The Super Bowl is set, and the process of how we got here was both unsurprising and unexpected — just the way the NFL likes it.
With Philadelphia and Kansas City set to face each other in two weeks, here are five takeaways from Sunday's conference title games (and the playoffs overall).
1. Officiating continues to play an outsized role in determining outcomes of games. While most of us would agree the late hit penalty that pushed the Chiefs into field goal position for the winning kick Sunday was correct (even if QB Patrick Mahomes sold it), the more subtle calls leading up to it gave Kansas City an edge.
Patrick Reusse, in only the way he can, made a very good point on Monday's Daily Delivery podcast: It's not that penalties called are necessarily incorrect. But if the same penalties are occurring on almost every play, and they are subjectively being called particularly at critical moments, it leaves the impression of undue influence.
2. That said, don't confuse questioning of officiating with saying Kansas City didn't deserve to win. And particularly, let's pause for a moment to appreciate the brilliance of Mahomes. Playing on an ankle that was many percentage points less than 100%, he threw for 326 yards, two touchdowns and made it around the corner on that late scramble that led to the penalty and game-winning field goal. It was a sublime performance by the league's best quarterback.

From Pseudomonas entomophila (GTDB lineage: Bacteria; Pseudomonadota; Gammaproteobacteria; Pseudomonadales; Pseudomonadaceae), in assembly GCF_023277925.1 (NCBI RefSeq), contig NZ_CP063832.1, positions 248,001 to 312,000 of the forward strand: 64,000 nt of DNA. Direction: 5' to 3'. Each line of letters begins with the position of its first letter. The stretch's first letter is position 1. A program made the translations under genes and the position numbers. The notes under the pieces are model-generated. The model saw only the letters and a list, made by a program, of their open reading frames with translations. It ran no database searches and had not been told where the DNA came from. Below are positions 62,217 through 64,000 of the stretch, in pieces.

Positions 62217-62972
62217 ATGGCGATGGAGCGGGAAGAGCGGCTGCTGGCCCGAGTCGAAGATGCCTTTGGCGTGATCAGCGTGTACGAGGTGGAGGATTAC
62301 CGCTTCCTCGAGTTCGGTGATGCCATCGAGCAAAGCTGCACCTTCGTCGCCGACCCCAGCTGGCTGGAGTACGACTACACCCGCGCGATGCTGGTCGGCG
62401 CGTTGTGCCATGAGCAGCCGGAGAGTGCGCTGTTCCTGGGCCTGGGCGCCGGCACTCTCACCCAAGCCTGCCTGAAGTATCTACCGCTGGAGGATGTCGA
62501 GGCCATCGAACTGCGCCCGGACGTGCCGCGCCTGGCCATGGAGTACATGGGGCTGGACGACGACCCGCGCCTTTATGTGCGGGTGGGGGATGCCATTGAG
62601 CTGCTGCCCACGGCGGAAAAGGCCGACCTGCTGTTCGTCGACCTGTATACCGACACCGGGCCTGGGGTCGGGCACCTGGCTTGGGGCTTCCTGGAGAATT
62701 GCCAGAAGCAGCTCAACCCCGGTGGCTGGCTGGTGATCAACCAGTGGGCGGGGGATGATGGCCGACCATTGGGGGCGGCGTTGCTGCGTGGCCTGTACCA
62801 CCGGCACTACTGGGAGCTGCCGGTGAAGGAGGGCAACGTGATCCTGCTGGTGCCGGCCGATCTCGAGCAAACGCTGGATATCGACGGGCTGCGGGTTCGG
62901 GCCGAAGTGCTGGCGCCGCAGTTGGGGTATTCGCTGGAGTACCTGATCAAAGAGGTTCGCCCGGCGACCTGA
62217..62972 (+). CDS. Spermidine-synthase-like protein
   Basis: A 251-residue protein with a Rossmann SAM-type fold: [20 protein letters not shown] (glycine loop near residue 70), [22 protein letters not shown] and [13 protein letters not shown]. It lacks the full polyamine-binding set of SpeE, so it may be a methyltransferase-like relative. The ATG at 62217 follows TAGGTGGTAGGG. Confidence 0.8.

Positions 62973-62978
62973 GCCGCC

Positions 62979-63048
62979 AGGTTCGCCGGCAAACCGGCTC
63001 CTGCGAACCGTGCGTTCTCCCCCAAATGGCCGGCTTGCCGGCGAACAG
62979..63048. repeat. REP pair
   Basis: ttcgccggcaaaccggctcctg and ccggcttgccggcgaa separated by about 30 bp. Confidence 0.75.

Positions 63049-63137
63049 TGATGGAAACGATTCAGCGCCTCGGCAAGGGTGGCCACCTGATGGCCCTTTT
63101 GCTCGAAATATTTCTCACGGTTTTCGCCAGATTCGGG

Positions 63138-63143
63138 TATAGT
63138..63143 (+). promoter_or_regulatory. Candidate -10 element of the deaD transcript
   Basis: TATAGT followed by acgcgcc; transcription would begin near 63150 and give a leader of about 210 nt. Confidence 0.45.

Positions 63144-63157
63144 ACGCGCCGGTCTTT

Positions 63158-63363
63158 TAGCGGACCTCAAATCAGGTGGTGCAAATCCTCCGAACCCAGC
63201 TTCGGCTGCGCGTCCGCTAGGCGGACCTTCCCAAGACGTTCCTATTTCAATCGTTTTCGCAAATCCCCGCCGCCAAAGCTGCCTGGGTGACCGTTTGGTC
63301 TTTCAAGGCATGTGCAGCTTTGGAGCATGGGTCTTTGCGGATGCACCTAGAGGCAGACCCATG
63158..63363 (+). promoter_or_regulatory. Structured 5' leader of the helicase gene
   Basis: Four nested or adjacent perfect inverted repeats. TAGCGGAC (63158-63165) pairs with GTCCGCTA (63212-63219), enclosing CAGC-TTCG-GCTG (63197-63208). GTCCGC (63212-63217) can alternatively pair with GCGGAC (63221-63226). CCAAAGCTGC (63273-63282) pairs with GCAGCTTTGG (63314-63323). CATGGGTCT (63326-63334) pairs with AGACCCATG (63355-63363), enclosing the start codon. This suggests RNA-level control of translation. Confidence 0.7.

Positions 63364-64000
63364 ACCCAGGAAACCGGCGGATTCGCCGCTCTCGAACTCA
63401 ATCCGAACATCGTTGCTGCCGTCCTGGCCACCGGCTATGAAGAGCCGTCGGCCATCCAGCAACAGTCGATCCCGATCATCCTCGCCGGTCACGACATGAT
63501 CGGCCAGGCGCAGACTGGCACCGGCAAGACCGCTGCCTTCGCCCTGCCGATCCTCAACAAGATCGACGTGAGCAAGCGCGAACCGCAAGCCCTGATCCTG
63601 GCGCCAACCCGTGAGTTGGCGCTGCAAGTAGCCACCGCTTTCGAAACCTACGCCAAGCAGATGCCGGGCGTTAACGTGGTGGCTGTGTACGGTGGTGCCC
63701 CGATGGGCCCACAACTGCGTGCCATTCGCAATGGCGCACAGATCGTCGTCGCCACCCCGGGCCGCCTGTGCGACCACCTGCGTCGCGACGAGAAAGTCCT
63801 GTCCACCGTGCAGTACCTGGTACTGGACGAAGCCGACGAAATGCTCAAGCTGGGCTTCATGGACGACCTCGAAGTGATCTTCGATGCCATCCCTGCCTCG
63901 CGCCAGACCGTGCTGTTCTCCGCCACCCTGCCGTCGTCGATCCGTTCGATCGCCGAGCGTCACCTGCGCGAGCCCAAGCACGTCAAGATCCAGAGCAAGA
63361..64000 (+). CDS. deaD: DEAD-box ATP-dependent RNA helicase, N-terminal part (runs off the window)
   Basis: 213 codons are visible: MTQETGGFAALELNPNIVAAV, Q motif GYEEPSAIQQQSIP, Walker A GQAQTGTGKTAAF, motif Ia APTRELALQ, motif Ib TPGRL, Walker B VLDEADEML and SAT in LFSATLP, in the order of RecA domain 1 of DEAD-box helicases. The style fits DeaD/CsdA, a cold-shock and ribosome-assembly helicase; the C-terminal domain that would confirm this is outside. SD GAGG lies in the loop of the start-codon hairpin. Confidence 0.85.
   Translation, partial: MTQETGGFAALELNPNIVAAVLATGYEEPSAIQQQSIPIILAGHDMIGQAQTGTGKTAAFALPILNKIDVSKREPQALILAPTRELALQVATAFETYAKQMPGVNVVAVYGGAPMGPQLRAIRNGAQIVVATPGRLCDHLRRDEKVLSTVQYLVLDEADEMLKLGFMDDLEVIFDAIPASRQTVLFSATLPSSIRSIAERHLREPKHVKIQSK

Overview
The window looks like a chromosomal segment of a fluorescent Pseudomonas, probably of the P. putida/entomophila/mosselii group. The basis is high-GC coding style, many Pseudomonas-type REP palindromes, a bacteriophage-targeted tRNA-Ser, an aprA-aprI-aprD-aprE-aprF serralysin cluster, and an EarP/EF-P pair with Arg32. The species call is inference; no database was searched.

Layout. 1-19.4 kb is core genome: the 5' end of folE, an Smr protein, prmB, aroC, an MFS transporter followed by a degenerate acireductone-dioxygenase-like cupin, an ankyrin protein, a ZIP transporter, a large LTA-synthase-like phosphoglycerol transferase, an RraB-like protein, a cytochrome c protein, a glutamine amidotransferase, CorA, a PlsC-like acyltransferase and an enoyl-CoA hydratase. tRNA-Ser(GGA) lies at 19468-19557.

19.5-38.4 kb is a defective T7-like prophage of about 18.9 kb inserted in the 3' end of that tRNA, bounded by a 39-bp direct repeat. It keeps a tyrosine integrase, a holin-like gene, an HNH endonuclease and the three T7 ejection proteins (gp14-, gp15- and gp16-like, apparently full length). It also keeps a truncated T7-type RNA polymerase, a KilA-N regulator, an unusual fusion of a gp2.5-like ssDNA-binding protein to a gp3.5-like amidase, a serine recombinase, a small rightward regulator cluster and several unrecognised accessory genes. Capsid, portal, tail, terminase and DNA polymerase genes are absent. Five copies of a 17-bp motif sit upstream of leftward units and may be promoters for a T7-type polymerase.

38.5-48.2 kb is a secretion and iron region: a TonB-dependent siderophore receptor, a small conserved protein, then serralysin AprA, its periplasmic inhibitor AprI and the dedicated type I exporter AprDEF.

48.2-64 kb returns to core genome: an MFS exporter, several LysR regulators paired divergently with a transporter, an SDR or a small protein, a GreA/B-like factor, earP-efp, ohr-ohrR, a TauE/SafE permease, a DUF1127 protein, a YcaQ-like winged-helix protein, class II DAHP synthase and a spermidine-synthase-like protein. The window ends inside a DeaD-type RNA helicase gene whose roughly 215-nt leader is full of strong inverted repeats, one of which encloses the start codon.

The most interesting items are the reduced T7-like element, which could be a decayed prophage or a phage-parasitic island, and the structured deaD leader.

3. The NFC game was a dud, largely because San Francisco was down to zero healthy quarterbacks after in-game injuries to Brock Purdy and Josh Johnson. It would be fun to replay the game without the injury problem, but of course that's not how it works.
4. That said, I think we saw enough to say the Eagles would probably win a healthy rematch the majority of the time. Their defensive line rotation is a lot to handle, as is a dual-threat QB like Jalen Hurts. They were the best team in the NFC all season, and they deserve to be in the Super Bowl.
5. It was hard to watch the conference title games and conclude that the Vikings have a Super Bowl ceiling with Kirk Cousins as their quarterback. The four participants either benefited from quality low-cost quarterbacks (Eagles and 49ers) an elite quarterback who can make plays off script (Chiefs) or both (Bengals, with Joe Burrow counting a relative bargain $10 million on the cap this season as part of his rookie deal).
That's the formula. It allowed the Eagles (along with good roster building) to have two full defensive lines worth of talented players. It allowed the Bengals and 49ers to build strong all-around teams. And it gives the Chiefs a chance to win any time. All four will enjoy the same benefits next year, with the 49ers gaining even more with Jimmy Garoppolo almost certainly coming off their books.
I'm not saying the Vikings will or should necessarily explore a Cousins trade this offseason. He's an expensive above-average quarterback, and there are worse things than that if you want to compete to win 10 games every year. But I am saying they should absolutely not give him another extension if they truly want to win a championship.